On March 1, 1982, the landing vehicle of the Soviet Union’s Venera 13 spacecraft landed on Venus and became the first spacecraft to record sounds on another planet.

March 1 story of what happened this day in Science, Technology, Astronomy, and Space Exploration history.

Venera 13

Venera 13 and 14 were two identical spacecraft built to take advantage of the 1981 Venus launch opportunity. Venera 13 was launched on October 30, 1981, while its twin launched on November 4.

Venera 13 mockup
A mockup of the Venera 13 spacecraft is displayed at the Cosmos Pavilion of the Exhibition of the Achievements of the National Economy in Moscow, Russia. The lander module in the foreground would sit inside the brown sphere atop the Venera spacecraft (in the background). Image: NASA. Photograph by J. Kelly Beatty Sky & Telescope

On March 1, 1982, after a four-month cruise to Venus, the descent vehicle of Venera 13 detached from the cruise stage and descended into the Venusian atmosphere. Upon entry, a parachute was deployed to aid in the descent, which detached approximately 50 kilometers (31 miles) above the surface. The final descent was accomplished using simple air-braking techniques.

It landed at around 7-8 meters per second (23-26 feet per second) at 7.5°S 303°E, just east of the eastern extension of an elevated region known as Phoebe Regio, about 950 km (590 miles) northeast of where its twin, Venera 14 would land several days later.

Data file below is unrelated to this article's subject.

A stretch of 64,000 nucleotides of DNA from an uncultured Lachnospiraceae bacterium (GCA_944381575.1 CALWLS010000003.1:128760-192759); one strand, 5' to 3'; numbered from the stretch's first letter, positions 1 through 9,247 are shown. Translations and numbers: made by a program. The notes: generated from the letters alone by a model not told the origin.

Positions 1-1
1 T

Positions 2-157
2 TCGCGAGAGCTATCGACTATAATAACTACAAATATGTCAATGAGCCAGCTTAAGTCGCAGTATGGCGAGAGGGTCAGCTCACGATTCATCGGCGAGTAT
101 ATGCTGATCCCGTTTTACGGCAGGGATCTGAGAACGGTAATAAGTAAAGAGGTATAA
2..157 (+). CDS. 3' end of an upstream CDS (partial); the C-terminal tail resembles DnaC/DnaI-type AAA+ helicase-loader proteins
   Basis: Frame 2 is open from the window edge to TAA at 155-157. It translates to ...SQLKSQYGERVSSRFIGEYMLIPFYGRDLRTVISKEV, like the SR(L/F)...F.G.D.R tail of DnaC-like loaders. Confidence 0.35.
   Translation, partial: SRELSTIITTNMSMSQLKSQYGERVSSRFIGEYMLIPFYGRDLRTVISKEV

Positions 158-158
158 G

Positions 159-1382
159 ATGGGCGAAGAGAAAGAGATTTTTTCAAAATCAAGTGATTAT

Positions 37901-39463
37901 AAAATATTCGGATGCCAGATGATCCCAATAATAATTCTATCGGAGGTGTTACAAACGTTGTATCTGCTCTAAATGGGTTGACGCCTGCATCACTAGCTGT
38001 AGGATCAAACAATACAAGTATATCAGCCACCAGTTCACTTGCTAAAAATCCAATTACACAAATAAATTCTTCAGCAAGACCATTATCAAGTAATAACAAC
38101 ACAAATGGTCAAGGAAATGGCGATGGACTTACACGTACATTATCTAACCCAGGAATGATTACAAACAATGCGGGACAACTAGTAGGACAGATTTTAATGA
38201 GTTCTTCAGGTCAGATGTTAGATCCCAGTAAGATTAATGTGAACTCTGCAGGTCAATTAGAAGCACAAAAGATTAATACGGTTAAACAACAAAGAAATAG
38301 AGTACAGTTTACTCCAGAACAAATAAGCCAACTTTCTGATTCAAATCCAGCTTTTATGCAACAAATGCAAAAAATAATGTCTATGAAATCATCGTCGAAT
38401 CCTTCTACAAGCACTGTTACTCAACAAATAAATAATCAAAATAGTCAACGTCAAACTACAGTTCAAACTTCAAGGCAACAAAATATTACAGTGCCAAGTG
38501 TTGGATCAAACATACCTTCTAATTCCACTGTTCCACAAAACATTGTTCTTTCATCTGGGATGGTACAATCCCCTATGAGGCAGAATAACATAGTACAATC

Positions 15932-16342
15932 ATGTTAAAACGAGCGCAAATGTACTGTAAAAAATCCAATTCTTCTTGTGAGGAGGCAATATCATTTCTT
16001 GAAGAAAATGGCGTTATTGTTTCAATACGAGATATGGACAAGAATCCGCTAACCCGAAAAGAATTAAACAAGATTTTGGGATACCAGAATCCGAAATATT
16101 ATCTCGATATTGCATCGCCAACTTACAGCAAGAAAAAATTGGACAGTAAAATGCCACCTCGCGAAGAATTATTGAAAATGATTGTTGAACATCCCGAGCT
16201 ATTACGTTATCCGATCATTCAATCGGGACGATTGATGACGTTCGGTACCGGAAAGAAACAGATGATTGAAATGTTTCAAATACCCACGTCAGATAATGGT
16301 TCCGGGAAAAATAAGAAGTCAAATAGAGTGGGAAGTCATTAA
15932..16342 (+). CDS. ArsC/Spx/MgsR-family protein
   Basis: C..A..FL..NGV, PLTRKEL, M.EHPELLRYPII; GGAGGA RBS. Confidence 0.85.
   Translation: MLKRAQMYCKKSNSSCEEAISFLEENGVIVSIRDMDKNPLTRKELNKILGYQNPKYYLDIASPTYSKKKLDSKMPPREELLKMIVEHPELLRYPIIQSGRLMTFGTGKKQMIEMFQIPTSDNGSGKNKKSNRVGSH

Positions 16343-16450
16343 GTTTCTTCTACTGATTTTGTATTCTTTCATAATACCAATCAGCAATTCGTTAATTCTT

The photo below is the Venus surface captured by Venera 13. The desolate landscape it saw included flat rocks, vast empty terrain, and a featureless sky above Phoebe Regio near Venus’ equator.

On the lower left is the spacecraft’s penetrometer used to make scientific measurements, while the light piece on the right is part of an ejected lens cap. Enduring temperatures near 450 degrees Celsius (842 degrees Fahrenheit) and pressures 75 times that on Earth, the hardened Venera spacecraft lasted only about two hours.

Although data from Venera 13 was beamed across the inner Solar System almost 40 years ago, digital processing and merging of Venera’s unusual images continues even today.

Photo of the surface of Venus taken by the Venera 13 lander. The first spacecraft to record sounds on another planet.
The photo of Venus’ surface captured by Soviet Union’s Venera 13. The space probe also became the first spacecraft to record sounds on another planet. Image: NASA

The lander, which was intended to operate for approximately 32 minutes, exceeded its design limitations and remained operational for at least 127 minutes in extremely harsh conditions. With temperatures reaching 457°C (855°F) and pressures of 9.0 MPa (89 standard atmospheres), the lander successfully transmitted data to the satellite as it passed by Venus, serving as a data relay.

Venera 13 becomes the first spacecraft to record sounds on another planet

To measure the speed of surface winds on Venus, the probe utilized microphones to record atmospheric wind noises, as well as sounds associated with its equipment. This recording marked the first instance of sound being captured on a planet other than Earth. Subsequently, Venera 14 also recorded similar sound recordings.

Unfortunately, the fate of the Venera 13 sound recordings is not entirely clear. While the Venera 13 lander did successfully capture sound recordings during its descent onto the surface of Venus, there are conflicting reports regarding whether the data was successfully transmitted back to Earth.

Some sources suggest that the data was transmitted and analyzed, while others indicate that technical issues prevented the recordings from being recovered. Nonetheless, the Venera 13 mission was a significant milestone in the history of space exploration, and its contributions to our understanding of Venus have been invaluable.

March 1 in Science, Technology, Astronomy, and Space Exploration history


M. Özgür Nevres
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